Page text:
This year’s event began with opening statements from Assistant Director of DEI René Guo on the purpose of Lavender Graduations as a testament to the strength and resilience of LGBTQ+ graduates. Guo then introduced Marc Bragin, the College’s Jewish chaplain and the director of Kenyon College Hillel, for the Invocation. Bragin’s Invocation began with a poem: “The Journey” by Mary Oliver. “May we continue to challenge binaries, bridge gaps and tear down walls,” he read, “May we marvel at the goodness all around us, and may that goodness always outshine whatever darkness may come upon this world.” 

President Julie Kornfeld then spoke on the importance of celebrating LGBTQ+ presence on campus, especially in the context of the current hostile political climate, with a variety of anti-trans legislation active in the legislature in Ohio. “As you prepare to leave this special place, be confident and be bold,” Kornfeld said. “I believe you are uniquely prepared to navigate adversity and challenges you may encounter. And we know adversity is out there.” Kornfeld’s speech encouraged students to revel in the excitement of graduation and look forward to the future.

Lavender Graduation hosted the guest speaker Densil Porteous ’02, a gay alumnus, venture capitalist and Board of Trustees member. Porteous co-founded Unity House and is currently the executive director and CEO of Stonewall Columbus. Porteous’ speech was a reflection on the future of LGBTQ+ advocacy and what it means both inside and outside of a college campus. 

Porteous focused his speech around an anecdote from his time working in the admissions office, using the line, “Don’t act stupid, just show up.” Porteous emphasized that the new role of LGBTQ+ advocacy should be to show up and stay present. “In our lives, especially during experiences of challenge and change, showing up is half the battle. For those of us in the LGBT community, it means standing proud in our identities and making our voices heard,” Porteous said. Porteous encouraged students to engage in business by voting with their dollar and making their perspectives known. “I’ve often wondered what would happen if I didn’t look beyond the otherness of my identities, as a Black [student], as a queer student, as an immigrant, and [if] I didn’t show up here at Kenyon, fearful of being alone. My commitment to showing up began on this Hill here today.”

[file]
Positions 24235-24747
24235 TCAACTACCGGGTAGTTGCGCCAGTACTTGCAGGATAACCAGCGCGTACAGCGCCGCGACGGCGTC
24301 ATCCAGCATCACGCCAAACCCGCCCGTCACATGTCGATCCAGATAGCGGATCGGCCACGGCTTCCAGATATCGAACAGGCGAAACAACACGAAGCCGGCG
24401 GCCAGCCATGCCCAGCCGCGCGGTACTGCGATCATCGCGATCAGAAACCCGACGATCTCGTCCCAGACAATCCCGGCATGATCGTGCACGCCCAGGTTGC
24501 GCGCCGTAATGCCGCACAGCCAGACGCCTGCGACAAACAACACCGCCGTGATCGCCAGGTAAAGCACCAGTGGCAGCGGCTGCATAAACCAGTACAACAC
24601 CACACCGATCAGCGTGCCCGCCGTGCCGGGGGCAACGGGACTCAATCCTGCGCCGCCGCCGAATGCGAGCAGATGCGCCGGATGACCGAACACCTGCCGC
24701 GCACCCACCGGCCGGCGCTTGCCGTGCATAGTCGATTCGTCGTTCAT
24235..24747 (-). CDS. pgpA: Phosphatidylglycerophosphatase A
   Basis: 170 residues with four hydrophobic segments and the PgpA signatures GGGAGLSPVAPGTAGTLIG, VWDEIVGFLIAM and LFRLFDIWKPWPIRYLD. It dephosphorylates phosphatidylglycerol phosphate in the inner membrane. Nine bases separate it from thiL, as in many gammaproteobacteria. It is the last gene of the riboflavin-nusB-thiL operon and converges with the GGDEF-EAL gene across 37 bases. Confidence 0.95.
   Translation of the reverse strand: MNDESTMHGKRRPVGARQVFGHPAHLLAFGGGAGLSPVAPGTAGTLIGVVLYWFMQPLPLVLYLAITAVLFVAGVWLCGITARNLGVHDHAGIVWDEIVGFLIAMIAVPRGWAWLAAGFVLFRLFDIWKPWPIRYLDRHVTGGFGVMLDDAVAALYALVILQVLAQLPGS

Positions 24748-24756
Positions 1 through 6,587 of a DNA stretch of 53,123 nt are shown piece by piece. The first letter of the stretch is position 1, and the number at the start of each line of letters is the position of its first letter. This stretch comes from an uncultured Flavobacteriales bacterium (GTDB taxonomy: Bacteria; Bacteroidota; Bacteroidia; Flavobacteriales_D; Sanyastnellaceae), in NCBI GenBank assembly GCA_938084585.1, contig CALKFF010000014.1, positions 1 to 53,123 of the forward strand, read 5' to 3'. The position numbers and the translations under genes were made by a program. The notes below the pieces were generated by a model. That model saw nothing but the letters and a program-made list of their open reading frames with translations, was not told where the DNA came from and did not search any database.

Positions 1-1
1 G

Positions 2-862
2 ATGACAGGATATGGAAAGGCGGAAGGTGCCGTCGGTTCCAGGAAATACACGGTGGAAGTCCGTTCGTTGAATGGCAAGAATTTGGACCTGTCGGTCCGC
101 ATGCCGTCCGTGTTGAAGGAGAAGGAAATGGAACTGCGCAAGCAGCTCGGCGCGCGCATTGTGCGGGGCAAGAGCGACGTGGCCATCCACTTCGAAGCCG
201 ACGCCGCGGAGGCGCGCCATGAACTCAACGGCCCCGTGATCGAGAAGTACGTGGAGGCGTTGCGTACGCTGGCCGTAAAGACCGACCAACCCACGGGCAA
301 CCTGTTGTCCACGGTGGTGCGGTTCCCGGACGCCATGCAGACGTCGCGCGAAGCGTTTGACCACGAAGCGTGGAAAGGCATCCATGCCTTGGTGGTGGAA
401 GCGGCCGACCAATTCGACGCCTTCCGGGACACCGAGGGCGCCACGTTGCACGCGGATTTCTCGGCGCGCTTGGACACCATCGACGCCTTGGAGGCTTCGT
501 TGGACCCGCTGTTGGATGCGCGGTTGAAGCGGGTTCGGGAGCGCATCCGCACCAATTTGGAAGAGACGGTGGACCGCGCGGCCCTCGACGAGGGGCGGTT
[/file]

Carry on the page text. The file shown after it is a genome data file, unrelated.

Following Porteous’ speech, Hampton and Professor of English Jesse Matz, two members of the LGBTQ+ Advisory Committee, presented the LGBTQ+  student awards. The Outstanding Advocacy Award went to Maya Vaccaro ’24 for their work on the Trans Book Club. The Kenyon Pride Senior Award was presented to Vivienne Muzilla ’24. The Rising Star Award was awarded to Max Fishman ’26 for their advocacy on all-student emails and serving as a representative on the LGBTQ+ advisory committee. 

The Faculty/Staff Advocate Award went to Dr. Lauren Harold for her initiatives such as the LGBTQ+ dislist and happy hour gatherings. The Trailblazer Award was then presented to Associate Professor of Sociology Austin Johnson, who was  recognized for his inclusive and innovative teaching methods. Hampton described him as, “pioneering trans acceptance at Kenyon College.” This award was followed by the Outstanding Departmental Ally, to recognize a department that has made a significant effort toward the movement of LGBTQ+ inclusion within the year.  The award went to the Fitness and Recreation department led by Emily Heithaus, assistant director for fitness and recreation, and Tiffany McCallen, fitness and recreation programming coordinator, who were both recognized for their departments’ unique commitment to inclusivity. 

Administrative Assistant to ODEI Kennedey Bell and Limas recognized each LGBTQ+ graduate and presented them with their cords. Heather Peterson from the LGBTQ+ Advisory Committee gave closing remarks on making something meaningful out of LGBTQ+ trauma.

“We are also really appreciative of our LGBTQ students as well as faculty and staff in exercising their leadership in transforming this institution towards a better direction,” Guo said in an interview with the Collegian. “And is also just a celebratory moment for the resilience our community has despite the pressures that we experience in central Ohio.”